HOW RELIABLE IS NET MIGRATION AS AN INDICATOR OF RELATIVE LIVING STANDARDS IN NEW ZEALAND AND AUSTRALIA?

A guest blog by Australian economist Winton Bates

In a comment on Treasury’s Living Standards Framework (posted on July 13) Roger quoted my suggestion that it would be hard to find a better indicator of relative living
standards as perceived by New Zealanders and Australians than net emigration to Australia. I had argued on my blog that net emigration to Australia would be a reliable indicator because the preferences that people show about where they live must be heavily based on their assessments of living standards.

However, the reliability of net migration as a living standards indicator is not beyond
dispute. Claims have been made (in this paper, for example) that migration motivated by the prospect of increased income might not bring greater happiness. There does
not seem to be much evidence in support of such claims, but even if migration tends
to make people less happy that would not necessarily mean that decisions to migrate are mistaken. It is possible for migrants to decide that it is worthwhile to make the sacrifices associated with moving to unfamiliar surroundings in order to provide greater opportunities for their children.

Is there evidence that migration from New Zealand to Australia is actually motivated
predominantly by the prospect of achieving higher material living standards? The existence of a substantial income differential in Australia’s favour makes this the most obvious motivation, although other factors are also relevant. For example, Statistics NZ has estimated that since the devastating earthquake at Christchurch on 22 February, there have been 4,900 ‘permanent and long term’ (PLT) international departures from that city compared with 3,000 during the same period in 2010.

The chart below suggests that the variation from year to year in net PLT departures from New Zealand to Australia is related to the push factor of unfavourable perceptions of the New Zealand economy. The consumer confidence indexes used in the chart (from Roy Morgan Research) indicate respondents’ perceptions of current and future financial conditions of their families and nations. There has obviously been fairly close correspondence between the consumer confidence indexes for Australia and New Zealand over the past decade. The chart suggests that more New Zealanders have tended to migrate to Australia when economic prospects have generally been perceived to be dismal in New Zealand, even though this has coincided with periods when Australians have been similarly dismal about their own economic prospects.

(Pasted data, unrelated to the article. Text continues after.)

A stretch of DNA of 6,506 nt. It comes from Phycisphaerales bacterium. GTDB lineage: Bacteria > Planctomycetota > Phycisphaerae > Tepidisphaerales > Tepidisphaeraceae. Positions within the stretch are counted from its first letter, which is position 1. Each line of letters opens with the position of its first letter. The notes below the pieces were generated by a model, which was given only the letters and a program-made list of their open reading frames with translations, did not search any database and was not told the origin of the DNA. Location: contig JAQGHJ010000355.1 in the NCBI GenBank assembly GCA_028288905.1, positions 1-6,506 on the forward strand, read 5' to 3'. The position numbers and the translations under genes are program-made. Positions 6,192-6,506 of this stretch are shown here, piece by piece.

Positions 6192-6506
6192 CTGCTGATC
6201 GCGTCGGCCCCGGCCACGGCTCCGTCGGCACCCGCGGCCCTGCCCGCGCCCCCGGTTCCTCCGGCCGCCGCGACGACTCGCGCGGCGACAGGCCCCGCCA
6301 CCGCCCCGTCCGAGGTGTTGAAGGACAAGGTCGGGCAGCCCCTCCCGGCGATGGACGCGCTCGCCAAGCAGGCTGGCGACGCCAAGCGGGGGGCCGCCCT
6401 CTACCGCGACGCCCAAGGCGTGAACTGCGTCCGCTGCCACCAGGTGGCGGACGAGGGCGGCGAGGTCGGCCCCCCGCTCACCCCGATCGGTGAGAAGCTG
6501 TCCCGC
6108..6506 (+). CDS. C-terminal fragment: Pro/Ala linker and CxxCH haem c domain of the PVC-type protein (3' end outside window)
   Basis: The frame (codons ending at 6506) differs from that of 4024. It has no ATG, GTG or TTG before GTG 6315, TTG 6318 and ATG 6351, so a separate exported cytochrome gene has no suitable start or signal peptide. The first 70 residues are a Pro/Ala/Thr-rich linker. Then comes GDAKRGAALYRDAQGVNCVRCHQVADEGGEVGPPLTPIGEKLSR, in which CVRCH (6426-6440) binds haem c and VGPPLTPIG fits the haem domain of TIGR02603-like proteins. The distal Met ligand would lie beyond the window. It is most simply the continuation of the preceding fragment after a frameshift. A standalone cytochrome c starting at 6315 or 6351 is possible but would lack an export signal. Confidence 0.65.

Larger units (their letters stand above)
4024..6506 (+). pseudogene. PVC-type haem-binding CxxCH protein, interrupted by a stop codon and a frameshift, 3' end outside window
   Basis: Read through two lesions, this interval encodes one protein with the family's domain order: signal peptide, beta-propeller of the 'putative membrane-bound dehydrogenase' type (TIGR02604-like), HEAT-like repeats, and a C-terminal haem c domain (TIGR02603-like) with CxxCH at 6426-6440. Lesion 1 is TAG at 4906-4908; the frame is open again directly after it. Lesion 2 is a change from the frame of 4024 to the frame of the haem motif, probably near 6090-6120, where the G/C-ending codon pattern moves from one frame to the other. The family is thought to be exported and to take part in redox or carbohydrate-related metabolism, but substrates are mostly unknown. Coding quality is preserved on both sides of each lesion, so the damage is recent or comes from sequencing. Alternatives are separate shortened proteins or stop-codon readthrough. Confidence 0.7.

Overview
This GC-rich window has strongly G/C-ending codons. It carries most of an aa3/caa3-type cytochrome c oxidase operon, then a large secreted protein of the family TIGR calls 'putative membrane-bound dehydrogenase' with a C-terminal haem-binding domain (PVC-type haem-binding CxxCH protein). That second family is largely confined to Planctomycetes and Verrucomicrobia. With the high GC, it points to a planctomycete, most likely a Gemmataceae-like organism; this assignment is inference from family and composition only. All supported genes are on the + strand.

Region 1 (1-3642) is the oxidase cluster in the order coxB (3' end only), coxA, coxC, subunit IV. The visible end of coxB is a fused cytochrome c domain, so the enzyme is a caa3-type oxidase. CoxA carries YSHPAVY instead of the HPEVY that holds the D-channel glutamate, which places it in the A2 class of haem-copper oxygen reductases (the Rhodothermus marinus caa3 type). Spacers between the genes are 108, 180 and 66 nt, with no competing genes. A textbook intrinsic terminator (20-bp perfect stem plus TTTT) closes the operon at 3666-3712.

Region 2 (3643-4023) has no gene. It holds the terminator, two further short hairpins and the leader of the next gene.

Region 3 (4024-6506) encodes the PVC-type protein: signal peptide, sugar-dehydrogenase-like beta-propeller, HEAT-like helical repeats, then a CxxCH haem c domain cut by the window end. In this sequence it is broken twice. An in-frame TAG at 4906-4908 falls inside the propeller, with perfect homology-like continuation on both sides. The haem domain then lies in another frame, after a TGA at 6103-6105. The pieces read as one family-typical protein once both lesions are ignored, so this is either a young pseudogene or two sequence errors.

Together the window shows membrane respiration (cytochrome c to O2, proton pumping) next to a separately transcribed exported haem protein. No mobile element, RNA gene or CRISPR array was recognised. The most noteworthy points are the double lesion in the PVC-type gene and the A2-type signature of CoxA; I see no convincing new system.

Is there any evidence that New Zealanders achieve higher living standards when they
migrate to Australia? Perhaps the strongest evidence is that New Zealanders keep migrating to Australia and that the numbers departing usually far exceed the numbers returning. If the experience was generally an unhappy one, it would seem reasonable to expect that the message would get around among potential migrants and migration would decline.

Available evidence suggests that the migrants to Australia are generally fairly happy. One study found that the proportion of migrants from an English-speaking background who were happy or very happy was about the same as for Australian-born respondents. I know of only one survey which has focused on migration from New Zealand to Australia, that by Alison Green, Mary Power and Deannah Jang in 2005.  These authors surveyed New Zealand migrants, mainly living in southern Queensland, and a group of New Zealand residents (stayers) who had links to Australia (e.g. through visiting family or living there). As might be expected, the survey results suggest that the migrants were
less satisfied with life in New Zealand than the stayers. The level of satisfaction of migrants with life in Australia was much the same whether or not they were dissatisfied with life in New Zealand. The authors concluded that the migrants were generally highly satisfied with their decision to relocate.